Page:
The founder of the Berlin-based Sirplus founder Raphael Fellmer is aiming to give edible food that has been discarded based on visual faults, overproduction or the best-before date a second chance and is eyeing the market in Hamburg on the heels of a successful crowdfunding campaign. This comes against the backdrop of mounting waste. More than 18 million tons of food, of which 10 million tons could be avoided, end up as waste every year in Germany, according to a study by the World Wide Fund For Nature (WWF).
The topic of food waste is currently on everyone’s lips. Yet, Fellmer has been involved in the sector for around ten years and went entirely without money for five and a half years to highlight the waste of resources before launching Sirplus in 2016. During that abstention, he had neither income nor expenditure. He and his family lived on discarded food and wore second-hand clothes donated by friends and relatives. In 2017, Fellmer and Martin Schott opened the first Food Outlet store in Berlin-Charlottenburg. Meanwhile, the duo has opened three stores in the German capital and employ 85 people. Sirplus buys up out of date food from wholesalers, producers and farmers. The food saved in this way ranges from organic foodstuffs, dairy products, meat, baked goods, fruit and vegetables to cosmetics and go on back on sale at up to 70 per cent lower prices and into circulation in the Food Outlets and via the online shop.
Bringing franchise to other cities including Hamburg
Last year, the start-up scooped the 2018 Bundespreis ‘Zu gut für die Tonne’ (literally ‘Too good for the bin’, awarded by the Germany Ministry of Food and Agriculture. Yet, Fellmer, 36, is aiming even higher. “Our vision is to ensure that everyone on Earth has enough to eat. We want all the food produced to be eaten.” In early August, Sirplus raised over EUR 111,111 in a crowdfunding campaign. The start-up now hopes to bring its franchise to other cities and has received over 100 enquiries from Hamburg alone, Fellmer told Hamburg News in an interview. “We will hold initial talks towards the end of the year and look around for a suitable property location,” he added.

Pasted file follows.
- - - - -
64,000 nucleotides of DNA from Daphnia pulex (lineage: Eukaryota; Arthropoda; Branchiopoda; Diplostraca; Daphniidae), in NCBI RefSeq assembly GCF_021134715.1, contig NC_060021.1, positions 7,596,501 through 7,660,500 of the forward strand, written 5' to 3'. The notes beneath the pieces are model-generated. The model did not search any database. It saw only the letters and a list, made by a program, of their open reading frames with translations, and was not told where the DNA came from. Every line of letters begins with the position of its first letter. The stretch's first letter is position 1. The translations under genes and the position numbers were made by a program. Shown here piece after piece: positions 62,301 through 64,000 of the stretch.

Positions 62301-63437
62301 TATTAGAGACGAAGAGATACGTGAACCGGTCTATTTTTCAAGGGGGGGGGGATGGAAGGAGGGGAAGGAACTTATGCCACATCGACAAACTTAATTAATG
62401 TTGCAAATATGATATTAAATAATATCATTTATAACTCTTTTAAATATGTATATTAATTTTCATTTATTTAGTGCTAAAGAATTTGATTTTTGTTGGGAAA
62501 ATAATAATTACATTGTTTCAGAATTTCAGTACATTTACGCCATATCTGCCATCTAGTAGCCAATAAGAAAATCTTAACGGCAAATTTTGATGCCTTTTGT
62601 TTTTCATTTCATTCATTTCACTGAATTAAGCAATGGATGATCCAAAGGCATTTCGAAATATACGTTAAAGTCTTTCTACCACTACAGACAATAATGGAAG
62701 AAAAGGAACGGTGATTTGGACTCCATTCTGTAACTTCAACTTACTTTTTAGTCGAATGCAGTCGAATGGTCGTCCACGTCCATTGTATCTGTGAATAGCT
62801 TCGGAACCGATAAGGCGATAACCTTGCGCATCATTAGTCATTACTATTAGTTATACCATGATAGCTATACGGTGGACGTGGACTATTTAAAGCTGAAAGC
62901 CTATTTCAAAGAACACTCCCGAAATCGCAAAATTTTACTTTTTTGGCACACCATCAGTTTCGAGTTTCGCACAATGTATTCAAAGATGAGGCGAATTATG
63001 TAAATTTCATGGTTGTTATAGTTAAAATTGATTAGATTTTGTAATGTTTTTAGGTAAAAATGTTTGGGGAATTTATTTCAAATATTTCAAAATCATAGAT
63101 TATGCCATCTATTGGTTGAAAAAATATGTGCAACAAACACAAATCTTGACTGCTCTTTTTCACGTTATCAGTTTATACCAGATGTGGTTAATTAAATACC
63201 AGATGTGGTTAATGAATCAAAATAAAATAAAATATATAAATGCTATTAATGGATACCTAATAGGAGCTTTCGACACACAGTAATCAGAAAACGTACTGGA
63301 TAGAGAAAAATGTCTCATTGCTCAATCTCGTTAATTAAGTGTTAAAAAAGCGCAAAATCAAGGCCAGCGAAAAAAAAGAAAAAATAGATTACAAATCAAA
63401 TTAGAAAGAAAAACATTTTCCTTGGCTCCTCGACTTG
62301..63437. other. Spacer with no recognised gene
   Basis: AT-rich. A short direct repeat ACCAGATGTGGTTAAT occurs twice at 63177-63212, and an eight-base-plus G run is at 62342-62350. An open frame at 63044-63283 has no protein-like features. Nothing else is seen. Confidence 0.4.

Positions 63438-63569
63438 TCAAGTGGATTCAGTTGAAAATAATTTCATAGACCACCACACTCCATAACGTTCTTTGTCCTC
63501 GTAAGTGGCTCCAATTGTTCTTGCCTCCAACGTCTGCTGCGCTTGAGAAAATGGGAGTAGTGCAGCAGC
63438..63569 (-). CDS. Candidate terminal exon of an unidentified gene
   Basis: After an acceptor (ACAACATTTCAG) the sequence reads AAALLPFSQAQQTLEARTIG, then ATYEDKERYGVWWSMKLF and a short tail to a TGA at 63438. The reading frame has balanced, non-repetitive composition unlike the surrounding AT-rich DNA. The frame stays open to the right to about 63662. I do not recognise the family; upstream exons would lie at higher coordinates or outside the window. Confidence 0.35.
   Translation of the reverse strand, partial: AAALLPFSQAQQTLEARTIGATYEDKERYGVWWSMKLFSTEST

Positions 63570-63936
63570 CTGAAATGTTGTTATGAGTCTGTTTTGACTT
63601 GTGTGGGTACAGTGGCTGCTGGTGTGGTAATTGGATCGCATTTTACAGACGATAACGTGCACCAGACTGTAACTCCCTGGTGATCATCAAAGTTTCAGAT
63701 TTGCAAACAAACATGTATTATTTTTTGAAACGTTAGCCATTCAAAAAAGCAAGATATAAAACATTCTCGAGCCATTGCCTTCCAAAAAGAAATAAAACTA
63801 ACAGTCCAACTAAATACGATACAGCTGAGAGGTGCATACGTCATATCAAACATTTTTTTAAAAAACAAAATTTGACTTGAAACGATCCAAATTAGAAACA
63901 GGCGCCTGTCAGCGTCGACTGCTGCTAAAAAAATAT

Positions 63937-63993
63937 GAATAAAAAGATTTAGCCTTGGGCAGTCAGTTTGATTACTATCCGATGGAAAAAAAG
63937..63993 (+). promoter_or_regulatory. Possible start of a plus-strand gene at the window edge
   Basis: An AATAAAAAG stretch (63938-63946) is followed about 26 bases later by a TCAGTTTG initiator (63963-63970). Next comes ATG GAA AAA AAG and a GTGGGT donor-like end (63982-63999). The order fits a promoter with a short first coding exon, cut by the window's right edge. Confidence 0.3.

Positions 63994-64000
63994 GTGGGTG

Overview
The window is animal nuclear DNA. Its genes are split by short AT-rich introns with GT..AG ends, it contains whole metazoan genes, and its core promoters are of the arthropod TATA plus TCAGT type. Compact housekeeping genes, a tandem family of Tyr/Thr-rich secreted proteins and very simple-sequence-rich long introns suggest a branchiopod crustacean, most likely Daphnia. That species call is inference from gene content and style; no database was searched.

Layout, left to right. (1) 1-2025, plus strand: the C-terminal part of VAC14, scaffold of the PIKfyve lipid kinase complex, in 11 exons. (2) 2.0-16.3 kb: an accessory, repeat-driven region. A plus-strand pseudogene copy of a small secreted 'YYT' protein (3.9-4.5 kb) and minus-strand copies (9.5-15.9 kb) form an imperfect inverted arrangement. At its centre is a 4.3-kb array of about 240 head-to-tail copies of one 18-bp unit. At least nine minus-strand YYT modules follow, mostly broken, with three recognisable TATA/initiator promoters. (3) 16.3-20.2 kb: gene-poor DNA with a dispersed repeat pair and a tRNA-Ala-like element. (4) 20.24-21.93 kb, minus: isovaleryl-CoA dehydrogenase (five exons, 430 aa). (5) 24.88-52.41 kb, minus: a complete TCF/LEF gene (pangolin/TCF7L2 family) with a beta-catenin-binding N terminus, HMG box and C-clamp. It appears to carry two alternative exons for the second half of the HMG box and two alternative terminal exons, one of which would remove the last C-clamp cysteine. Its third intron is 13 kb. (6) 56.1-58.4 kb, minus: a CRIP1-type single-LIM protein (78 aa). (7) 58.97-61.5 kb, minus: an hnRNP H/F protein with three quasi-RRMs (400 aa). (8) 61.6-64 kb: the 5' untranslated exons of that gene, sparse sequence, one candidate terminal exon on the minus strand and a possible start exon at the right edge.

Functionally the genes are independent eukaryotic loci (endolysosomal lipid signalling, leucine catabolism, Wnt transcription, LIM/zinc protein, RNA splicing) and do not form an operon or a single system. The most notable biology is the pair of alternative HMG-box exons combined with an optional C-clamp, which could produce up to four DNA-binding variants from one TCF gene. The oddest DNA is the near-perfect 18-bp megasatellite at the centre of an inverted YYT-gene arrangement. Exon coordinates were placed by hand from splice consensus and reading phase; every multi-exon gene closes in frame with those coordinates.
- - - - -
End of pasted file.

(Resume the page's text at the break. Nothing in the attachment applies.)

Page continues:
No competition with non-profit organizations
The sale of food that has passed the best before date is legal in Germany as the indicated date is akin to the manufacturer’s guarantee of quality, according to Consumer Affairs. Sirplus is not rivalling non-profit organisations such as Hamburger Tafel e.V. or food bank, Fellmer stressed. “The food banks always take priority,” he noted. Some establishments do not accept food that has passed the best before date or simply do not have the means to put the surplus food back into circulation. This is exactly the niche eyed by Sirplus.
Given this backdrop, Hamburg will motion the Bundesrat to urge the German government to initiate a law to avoid food waste, said Cornelia Prüfer-Storcks, Senator for Consumer Protection, during a visit to the food bank (Hamburger Tafel) in early August. Measures in other European countries show that a legal obligation goes hand in hand with increased donations to aid organisations. A law in effect since 2016 in France, for instance, obliges large French supermarkets to draw up agreements on food donations with non-profit organisations rather than disposing of edible food.